Tolerating Intolerance

Last week, television coverage of the brutal killing of an off-duty British soldier by Islamist fanatics stunned viewers in Europe and America. The unprovoked attack happened in broad daylight on a busy London street. Shocking. So shocking that none of the bystanders did anything to come to the aid of the victim. They watched as the two assailants continued their assault “in front of dozens of witnesses … After the killing, one of the men, believed to be a British-born Muslim convert, spoke calmly into a witness’ video phone.” Then, everyone waited around 20 minutes for the police to show up.

What kind of mindset is this?

Would this passive response have happened in America? In your town? Were those witnesses paralyzed? Why was their only reaction to pull out phones and shoot pictures and video? How could the bystanders then wait without any attempt to take down these terrorists? Something is wrong here, folks. That is the great tragedy of the incident.

English: The Muslim population of the world ma...

English: The Muslim population of the world map by percentage of each country, according to the Pew Forum 2009 report on world Muslim populations. (Photo credit: Wikipedia)

I emailed a particular group of friends and acquaintances (scattered across our country) about the incident, and made the point that our tolerant approach to Islam poses a very great threat to our country. Yes, I was being intolerant, even judgmental. I didn’t intend to judge Islam, or Muslims as individuals or as a religion.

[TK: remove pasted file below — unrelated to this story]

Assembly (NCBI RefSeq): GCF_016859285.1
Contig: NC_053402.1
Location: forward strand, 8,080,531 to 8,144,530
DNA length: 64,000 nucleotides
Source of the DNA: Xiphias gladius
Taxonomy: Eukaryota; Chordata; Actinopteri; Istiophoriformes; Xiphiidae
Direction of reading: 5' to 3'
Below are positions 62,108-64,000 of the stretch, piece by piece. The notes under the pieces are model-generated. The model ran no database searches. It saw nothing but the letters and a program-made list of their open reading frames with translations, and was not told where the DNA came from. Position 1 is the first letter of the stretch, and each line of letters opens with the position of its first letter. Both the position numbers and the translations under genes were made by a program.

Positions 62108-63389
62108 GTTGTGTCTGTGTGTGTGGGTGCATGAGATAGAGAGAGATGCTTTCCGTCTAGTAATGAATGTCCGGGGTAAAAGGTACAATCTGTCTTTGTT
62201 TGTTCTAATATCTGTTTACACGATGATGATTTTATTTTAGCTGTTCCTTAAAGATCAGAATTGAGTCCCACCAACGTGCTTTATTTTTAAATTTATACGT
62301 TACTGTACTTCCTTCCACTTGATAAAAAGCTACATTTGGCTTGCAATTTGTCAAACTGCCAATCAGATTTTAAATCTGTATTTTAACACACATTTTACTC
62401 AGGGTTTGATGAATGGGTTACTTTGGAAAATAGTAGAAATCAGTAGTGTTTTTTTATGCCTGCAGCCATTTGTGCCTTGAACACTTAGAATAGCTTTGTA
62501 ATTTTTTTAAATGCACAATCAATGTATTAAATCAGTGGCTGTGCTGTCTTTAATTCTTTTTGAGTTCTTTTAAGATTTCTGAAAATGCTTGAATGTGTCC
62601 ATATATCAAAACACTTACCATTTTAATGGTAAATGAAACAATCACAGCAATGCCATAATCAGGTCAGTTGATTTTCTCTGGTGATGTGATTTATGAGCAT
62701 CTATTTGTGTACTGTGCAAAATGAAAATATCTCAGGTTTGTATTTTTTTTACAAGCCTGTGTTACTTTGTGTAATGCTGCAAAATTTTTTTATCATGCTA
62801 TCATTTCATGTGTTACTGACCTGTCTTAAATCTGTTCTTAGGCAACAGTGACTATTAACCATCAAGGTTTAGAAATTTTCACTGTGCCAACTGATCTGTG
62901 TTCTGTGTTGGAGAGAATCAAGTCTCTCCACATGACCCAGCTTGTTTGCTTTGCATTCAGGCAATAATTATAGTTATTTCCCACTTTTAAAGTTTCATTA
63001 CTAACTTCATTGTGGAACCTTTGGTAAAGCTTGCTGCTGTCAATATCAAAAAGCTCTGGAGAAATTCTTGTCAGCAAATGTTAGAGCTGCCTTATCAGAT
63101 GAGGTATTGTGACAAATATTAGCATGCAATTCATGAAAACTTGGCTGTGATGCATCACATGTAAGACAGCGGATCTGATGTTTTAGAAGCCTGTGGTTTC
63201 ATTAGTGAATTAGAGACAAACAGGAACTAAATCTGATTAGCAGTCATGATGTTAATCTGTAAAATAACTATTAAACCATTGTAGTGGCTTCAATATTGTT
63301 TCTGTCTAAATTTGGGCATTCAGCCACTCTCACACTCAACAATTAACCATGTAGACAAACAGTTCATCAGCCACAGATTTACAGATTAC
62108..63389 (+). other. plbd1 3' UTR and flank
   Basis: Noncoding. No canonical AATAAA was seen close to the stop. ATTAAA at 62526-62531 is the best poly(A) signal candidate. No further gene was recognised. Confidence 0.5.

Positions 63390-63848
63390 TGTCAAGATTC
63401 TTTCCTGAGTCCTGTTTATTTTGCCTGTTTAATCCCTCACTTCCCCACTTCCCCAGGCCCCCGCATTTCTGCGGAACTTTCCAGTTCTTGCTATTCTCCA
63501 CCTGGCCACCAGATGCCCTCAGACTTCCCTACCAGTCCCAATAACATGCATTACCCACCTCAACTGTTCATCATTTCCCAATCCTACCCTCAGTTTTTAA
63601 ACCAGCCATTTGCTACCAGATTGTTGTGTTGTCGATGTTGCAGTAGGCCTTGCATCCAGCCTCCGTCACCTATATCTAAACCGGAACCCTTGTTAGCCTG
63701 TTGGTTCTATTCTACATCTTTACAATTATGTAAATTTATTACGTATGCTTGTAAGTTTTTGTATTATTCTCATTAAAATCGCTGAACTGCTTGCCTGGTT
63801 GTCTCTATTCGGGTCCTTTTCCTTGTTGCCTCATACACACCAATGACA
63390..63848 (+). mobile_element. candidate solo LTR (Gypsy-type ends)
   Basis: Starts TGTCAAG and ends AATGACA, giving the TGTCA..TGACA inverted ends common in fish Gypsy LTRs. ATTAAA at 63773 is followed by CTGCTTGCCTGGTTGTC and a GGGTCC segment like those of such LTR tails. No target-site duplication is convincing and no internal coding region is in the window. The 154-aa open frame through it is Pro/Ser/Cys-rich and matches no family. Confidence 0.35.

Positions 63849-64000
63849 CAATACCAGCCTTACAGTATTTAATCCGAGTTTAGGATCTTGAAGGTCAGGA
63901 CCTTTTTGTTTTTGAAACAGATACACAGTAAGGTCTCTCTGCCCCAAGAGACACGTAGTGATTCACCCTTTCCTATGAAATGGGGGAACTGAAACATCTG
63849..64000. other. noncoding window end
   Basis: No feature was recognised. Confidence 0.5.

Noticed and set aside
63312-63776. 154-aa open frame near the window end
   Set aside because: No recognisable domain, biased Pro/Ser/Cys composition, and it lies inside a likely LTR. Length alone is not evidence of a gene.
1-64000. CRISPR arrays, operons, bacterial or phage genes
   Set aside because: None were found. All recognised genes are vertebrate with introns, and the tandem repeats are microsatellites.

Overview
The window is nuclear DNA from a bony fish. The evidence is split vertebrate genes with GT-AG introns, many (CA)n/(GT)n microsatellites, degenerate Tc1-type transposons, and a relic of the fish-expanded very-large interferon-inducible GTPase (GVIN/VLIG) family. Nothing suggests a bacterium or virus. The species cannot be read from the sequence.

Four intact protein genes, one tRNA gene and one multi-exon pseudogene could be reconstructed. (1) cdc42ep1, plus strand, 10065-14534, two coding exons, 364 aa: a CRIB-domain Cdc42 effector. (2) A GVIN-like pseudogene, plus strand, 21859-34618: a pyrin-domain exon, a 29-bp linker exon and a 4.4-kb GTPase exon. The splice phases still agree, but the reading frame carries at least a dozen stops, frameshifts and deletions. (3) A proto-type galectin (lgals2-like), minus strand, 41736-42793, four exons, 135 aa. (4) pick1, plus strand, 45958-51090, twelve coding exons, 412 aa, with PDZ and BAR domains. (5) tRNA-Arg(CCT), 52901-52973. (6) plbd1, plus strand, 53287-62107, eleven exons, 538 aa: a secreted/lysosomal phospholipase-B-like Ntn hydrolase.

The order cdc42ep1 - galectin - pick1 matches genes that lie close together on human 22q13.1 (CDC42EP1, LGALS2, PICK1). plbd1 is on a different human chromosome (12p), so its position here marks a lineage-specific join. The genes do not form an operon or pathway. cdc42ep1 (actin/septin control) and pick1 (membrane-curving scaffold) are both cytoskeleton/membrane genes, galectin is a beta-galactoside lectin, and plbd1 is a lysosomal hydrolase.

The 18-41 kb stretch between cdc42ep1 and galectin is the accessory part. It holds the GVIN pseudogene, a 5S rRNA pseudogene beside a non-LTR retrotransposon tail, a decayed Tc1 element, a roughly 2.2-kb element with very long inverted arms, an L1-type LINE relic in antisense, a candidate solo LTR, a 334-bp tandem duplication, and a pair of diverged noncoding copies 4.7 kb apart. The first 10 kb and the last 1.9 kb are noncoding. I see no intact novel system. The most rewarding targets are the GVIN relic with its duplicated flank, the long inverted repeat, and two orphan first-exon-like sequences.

I got one response to my email. Ken wrote: So what, specifically, should we be advocating?  What should we be asking our Congressmen to do?  What should the policy of the US be regarding Islam?  Islamic violence outside Islamic countries?

Sounds like we have a dilemma, if the killing of the young soldier on London’s mean streets is any indicator of what might be in store for us. After all, we’re called the Great Satan, because we support Israel, the forever enemy of Islam.

Ken’s questions force us to look at how we see ourselves. Let’s assume that the US on the one hand takes seriously the need to protect its citizens from extremists; yet on the other, it lifts tolerance and toleration of opposing viewpoints to an ultimate level. Something has to go.

Should we dispense with the political correctness of sparing Muslims’ sensibilities in order to protect our loved ones and our liberties? Is that even necessary?

What other options would you suggest?

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About samuelehall

A follower of Jesus, husband, father of 3 adult children, writer and learner.
This entry was posted in Feared Classes, Liberty, Our Constitution, Tackling Fears and tagged , , , , . Bookmark the permalink.

6 Responses to Tolerating Intolerance

  1. Bill Bowler says:

    Thanks for good input on this and many other topics. in the event of sudden emergencies I would consider the emotion of fear, and the element of preparation plays strongly in the response of individuals. Caring for individuals beyond cultural lines is a start to responding in times of need. Together folks can accomplish much more, and a lot quicker than even acting separately. Knowing that emergencies will arise, plus other demands, requires response preparation at some level.